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Steve Huey of AllMusic notes that the Shirelles defined "the so-called girl group sound with their soft, sweet harmonies and yearning innocence", with their songs predating Motown in their widespread crossing of racial demographics, both in the US and in Britain. He also notes that they spawned "legions of imitators", and laid a blueprint for future female pop stars to follow. Turner writes that the Shirelles "launched [the girl group] genre", noting that their early work already included "the essence" of the genre; Alwyn Zak expands on the statement, noting that the influx of female groups started after the success of "Will You Love Me Tomorrow".

Michael Campbell notes that the Shirelles' success reflected the African-American Civil Rights Movement. He indicates that works such as "Will You Love Me Tomorrow", written by a white couple, produced by an African-American man, with vocals by young African-American women and strings sounding like they were targeted at a white audience, conveyed a "color-blind" message on top of its more obvious sexual one

The Shirelles were an American girl group that achieved popularity in the early 1960s. They consisted of schoolmates Shirley Owens (later Shirley Alston-Reeves), Doris Coley (later Doris Kenner-Jackson), Addie "Micki" Harris (later Addie Harris McPherson), and Beverly Lee. They have been described as either the first African-American girl group to top the Billboard Hot 100, or the first girl group overall, with the song "Will You Love Me Tomorrow".

Founded in 1957 for a talent show at their high school, they were signed by Florence Greenberg of Tiara Records. Their first single, "I Met Him on a Sunday", was released by Tiara and licensed by Decca Records in 1958. After a brief and unsuccessful period with Decca, they went with Greenberg to her newly formed company, Scepter Records. Working with Luther Dixon, the group rose to fame with "Tonight's the Night". After a successful period of collaboration with Dixon and promotion by Scepter, with seven top 20 hits, the Shirelles left Scepter in 1966. Afterwards, they were unable to maintain their previous popularity.

The Shirelles have been described as having a "naive schoolgirl sound" that contrasted with the sexual themes of many of their songs. Several of their hits used strings and baião-style music. They have been credited with launching the girl group genre, with much of their music reflecting the genre's essence. Their acceptance by both white and black audiences, predating that of the Motown acts, has been noted as reflecting the early success of the African-American Civil Rights Movement. They have received numerous honors, including the Pioneer Award from the Rhythm and Blues Foundation, as well as being accepted in the Rock and Roll Hall of Fame in 1996, and named one of the 100 best acts of all time by Rolling Stone in 2004. Two of their songs, "Will You Love Me Tomorrow" and "Tonight's the Night", were selected by Rolling Stone on its list of the greatest songs of all time.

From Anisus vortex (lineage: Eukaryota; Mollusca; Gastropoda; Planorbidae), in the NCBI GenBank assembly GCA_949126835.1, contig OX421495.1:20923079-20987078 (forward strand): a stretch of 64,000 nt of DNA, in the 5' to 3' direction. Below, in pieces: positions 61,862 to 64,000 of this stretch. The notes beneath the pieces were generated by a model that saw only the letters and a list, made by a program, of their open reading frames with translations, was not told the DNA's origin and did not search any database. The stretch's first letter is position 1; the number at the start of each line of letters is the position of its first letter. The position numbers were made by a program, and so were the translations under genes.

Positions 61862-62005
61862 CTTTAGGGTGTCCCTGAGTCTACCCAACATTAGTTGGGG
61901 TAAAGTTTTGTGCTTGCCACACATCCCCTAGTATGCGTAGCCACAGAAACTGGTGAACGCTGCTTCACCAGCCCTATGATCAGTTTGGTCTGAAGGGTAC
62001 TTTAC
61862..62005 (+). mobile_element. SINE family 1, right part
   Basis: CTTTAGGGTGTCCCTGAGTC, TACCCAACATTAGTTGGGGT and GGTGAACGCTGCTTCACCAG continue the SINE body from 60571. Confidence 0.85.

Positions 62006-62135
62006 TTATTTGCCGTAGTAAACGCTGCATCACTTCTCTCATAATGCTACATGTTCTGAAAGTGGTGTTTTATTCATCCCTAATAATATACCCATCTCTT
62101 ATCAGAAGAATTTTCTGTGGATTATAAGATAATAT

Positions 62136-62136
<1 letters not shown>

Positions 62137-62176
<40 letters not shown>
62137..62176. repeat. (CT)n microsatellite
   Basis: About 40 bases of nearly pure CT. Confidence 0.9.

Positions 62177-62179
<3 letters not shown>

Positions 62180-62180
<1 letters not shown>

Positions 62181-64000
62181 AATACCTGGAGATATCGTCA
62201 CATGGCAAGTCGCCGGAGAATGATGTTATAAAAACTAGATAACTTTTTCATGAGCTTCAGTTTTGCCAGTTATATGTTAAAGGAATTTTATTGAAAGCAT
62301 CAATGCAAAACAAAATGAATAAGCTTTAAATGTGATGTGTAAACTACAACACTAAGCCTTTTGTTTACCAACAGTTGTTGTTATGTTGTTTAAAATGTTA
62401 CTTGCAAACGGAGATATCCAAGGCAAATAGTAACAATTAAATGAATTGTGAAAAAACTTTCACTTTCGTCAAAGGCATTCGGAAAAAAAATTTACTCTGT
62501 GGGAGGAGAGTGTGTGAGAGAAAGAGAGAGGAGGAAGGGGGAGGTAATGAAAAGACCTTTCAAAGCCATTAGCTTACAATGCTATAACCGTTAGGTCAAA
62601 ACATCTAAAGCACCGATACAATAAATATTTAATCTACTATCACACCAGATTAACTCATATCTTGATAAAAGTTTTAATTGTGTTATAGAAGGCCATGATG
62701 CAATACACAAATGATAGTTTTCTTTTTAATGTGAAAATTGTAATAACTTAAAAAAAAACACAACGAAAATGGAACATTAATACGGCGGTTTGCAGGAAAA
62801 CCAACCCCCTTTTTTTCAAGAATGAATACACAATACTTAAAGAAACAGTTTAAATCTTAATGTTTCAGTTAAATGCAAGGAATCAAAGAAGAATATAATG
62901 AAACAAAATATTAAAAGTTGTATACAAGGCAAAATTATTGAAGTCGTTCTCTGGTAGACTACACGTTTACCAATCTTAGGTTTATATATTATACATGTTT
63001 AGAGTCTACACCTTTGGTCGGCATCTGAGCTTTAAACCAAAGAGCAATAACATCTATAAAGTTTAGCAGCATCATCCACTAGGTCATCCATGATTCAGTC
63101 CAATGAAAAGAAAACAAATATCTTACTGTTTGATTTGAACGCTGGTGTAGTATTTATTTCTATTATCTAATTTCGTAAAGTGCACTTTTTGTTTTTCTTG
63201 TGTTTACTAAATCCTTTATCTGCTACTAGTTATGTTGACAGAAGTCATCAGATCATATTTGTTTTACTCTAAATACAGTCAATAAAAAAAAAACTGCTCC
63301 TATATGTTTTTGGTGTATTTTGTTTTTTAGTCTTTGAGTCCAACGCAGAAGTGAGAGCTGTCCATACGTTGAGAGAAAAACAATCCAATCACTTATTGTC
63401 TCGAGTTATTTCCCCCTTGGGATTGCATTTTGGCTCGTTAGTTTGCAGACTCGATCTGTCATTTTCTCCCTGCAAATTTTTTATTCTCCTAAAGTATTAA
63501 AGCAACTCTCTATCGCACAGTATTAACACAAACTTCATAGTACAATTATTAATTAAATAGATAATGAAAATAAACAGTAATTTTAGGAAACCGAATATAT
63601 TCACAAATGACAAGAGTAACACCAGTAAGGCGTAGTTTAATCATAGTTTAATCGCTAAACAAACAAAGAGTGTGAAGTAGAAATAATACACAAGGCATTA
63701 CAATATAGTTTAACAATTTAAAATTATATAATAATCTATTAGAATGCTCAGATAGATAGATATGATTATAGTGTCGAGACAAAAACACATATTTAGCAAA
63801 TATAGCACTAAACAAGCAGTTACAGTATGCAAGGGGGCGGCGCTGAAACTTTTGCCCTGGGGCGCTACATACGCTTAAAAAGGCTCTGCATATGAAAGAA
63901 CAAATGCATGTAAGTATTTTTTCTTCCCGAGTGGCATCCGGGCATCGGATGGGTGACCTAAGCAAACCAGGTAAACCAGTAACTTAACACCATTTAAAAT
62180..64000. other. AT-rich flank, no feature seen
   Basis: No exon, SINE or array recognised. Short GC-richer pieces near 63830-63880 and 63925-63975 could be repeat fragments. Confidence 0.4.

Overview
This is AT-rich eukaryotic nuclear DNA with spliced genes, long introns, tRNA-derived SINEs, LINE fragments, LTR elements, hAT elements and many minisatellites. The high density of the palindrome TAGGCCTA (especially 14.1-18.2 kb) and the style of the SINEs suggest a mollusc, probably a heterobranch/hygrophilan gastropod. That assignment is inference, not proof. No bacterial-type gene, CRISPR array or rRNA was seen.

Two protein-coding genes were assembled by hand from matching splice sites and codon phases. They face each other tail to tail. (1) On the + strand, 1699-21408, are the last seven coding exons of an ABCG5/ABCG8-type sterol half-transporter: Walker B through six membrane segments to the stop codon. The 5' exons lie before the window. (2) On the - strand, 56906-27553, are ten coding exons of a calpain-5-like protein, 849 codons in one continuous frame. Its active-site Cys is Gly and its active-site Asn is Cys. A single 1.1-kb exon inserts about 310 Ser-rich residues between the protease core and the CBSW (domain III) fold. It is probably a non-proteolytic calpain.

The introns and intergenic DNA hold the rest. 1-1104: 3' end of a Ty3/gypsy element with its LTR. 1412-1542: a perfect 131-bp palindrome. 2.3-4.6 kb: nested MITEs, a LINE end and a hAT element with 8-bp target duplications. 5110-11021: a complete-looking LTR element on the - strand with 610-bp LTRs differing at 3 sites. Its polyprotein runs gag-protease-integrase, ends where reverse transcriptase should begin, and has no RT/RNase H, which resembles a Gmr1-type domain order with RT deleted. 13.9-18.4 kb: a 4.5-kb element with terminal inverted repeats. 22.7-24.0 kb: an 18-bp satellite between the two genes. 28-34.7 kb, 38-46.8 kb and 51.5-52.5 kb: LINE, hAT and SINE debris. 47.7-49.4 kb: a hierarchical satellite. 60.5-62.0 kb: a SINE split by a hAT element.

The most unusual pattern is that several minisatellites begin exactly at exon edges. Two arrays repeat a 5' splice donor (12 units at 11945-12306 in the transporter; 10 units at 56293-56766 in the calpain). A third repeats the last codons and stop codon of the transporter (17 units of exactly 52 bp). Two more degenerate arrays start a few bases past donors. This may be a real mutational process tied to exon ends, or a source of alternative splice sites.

Through marriages, Shirley Owens became Shirley Owens Alston and later, Shirley Alston Reeves, while Doris Coley became Doris Coley Kenner and later, Doris Kenner Jackson.
For the most part, Shirley was the lead singer, but occasionally, Doris sang lead.
Shirley and Beverly are the only two survivors of the quartet. Micki died of a heart attack on June 10, 1982 (age 42), and Doris lost a battle with breast cancer on February 4, 2000 (age 58).
The Shirelles were inducted into the Rock and Roll Hall of Fame in 1996.
The Shirelles officially came together in 1958 while still in high school. They were originally called "The Poquellos." When they were signed on to record for Florence Greenberg (owner of Tiara Records and later Scepter Records), Greenberg had their name changed to "the Shirelles," feeling that this name was more commercialized.
In 1968, Coley retired to remarry and raise her family, and the group continued as a trio. In 1975, she returned only to replace Owens to departed to begin a solo career.
Although the Shirelles had no more charting hits after 1967, they continued to record and perform for a small but devoted audience into the 1970s and performed live consistently until 1982. On June 10 of that year, after a live show in Atlanta, Harris collapsed and died of a heart attack (age 42). Shortly thereafter, they went into semi-retirement, though they did accept an invitation to record backup vocals for Dionne Warwick.
Owens and Lee are the only two survivors of the quartet. The aforementioned Harris passed away on June 10, 1982, and Coley lost a battle with breast cancer on February 4, 2000 (age 58). Today, Lee holds the trademark for the Shirelles' name.

50s, 60s Hits

Baby It's You
Dedicated To The One I Love
Foolish Little Girl
I Met Him On A Sunday
Mama Said
Soldier Boy
Will You Love Me Tomorrow

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